UNIVERSITY OF LOUISVILLE and Shirley C. Willihnganz, Appellants v. Karen C. BRITT, Appellee
The sole issue in this interlocutory appeal is whether the Franklin Circuit Court erred in denying the University of Louisville’s motion for summary judgment predicated upon its alleged entitlement to the protection of sovereign immunity on appellee’s breach of contract claim. Because we are convinced that the contract at issue in this appeal is an implied contract which does not fall within the waiver of sovereign immunity set out in the Kentucky Model Procurement Act, Kentucky Revised Statute (“KRS”) 45A.245, we reverse the decision of the circuit court.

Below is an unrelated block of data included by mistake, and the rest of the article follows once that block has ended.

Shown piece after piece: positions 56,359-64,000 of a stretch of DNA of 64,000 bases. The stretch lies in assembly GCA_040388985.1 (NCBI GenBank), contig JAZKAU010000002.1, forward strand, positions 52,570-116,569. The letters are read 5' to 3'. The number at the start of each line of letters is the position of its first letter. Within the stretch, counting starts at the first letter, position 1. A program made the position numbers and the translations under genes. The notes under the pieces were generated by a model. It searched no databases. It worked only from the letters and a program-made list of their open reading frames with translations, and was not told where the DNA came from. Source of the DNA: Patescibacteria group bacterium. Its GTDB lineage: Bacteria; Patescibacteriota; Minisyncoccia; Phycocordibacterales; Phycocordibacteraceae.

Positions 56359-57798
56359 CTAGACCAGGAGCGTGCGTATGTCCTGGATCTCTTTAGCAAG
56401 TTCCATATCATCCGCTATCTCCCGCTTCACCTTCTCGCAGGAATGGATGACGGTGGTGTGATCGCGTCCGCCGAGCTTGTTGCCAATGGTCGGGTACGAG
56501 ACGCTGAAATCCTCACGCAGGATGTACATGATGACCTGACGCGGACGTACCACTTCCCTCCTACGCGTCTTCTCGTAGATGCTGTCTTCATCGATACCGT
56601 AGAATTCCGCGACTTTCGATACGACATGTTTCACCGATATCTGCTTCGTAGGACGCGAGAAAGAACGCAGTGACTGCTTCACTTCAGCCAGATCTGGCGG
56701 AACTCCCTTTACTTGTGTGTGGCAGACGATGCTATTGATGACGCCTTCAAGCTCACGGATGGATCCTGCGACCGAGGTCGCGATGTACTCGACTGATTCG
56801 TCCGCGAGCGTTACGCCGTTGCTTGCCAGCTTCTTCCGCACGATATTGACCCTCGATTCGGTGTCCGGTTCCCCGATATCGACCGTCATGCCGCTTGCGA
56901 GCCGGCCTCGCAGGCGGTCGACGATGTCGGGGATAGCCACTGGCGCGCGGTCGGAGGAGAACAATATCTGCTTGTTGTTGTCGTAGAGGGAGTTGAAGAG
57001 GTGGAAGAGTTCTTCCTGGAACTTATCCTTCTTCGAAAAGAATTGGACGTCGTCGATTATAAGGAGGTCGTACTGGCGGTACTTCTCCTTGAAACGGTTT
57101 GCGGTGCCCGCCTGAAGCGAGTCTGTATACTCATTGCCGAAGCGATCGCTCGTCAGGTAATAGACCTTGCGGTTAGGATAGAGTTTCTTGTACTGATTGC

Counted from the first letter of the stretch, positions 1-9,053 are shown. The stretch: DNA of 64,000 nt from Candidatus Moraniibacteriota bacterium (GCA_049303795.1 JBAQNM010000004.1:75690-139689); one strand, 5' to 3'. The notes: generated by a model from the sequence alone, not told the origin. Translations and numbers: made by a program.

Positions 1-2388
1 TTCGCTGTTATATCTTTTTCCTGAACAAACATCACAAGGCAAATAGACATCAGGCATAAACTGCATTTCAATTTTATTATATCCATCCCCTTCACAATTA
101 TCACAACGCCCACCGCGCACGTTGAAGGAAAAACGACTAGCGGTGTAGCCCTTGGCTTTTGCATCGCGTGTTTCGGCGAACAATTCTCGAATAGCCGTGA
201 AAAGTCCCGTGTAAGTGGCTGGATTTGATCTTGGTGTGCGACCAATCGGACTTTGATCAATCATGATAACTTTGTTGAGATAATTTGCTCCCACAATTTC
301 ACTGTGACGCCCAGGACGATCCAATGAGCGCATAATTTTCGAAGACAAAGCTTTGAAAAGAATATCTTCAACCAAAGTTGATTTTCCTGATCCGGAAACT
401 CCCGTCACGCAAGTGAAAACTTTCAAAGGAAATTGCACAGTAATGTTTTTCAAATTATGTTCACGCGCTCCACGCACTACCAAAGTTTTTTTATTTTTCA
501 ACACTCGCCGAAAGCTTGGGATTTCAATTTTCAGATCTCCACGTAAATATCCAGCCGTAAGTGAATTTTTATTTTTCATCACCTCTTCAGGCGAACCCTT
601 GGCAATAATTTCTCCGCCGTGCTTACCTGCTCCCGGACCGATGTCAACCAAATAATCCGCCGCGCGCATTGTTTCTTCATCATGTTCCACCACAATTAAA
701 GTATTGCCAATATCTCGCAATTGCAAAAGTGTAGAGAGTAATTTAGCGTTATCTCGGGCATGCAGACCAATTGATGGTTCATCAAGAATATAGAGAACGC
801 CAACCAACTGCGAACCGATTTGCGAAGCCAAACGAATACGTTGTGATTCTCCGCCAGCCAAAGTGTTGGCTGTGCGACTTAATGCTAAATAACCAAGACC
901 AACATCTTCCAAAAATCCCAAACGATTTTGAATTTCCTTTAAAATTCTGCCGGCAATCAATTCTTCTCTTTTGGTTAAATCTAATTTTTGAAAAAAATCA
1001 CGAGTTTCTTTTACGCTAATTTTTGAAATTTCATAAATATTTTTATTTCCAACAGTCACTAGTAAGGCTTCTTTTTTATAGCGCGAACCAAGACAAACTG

The facts are not in dispute. Appellee Britt was initially employed by the university in 2003 as a visiting assistant professor in Art History, a division of the Fine Arts Department in the College of Arts and Sciences. This initial appointment was a non-tenure track appointment for a single academic year. Thereafter, in October 2003, the dean of the College of Arts and Sciences wrote appellee stating his intention to recommend her appointment to a tenure-track position for a one-year term commencing in the summer of 2004. The letter stated that this initial tenure-track appointment was probationary, that she was subject to annual reviews for a period of five years, and outlined the appointment’s “Teaching, Research, and Service Commitments,” as well as referencing the “Redbook” which sets out conditions governing employment at the university and the college’s Personnel Policy and Procedures. The letter also notified appellee that she could accept the terms of the recommendation by signing and dating her acceptance in the space provided and returning the signed acceptance to the university.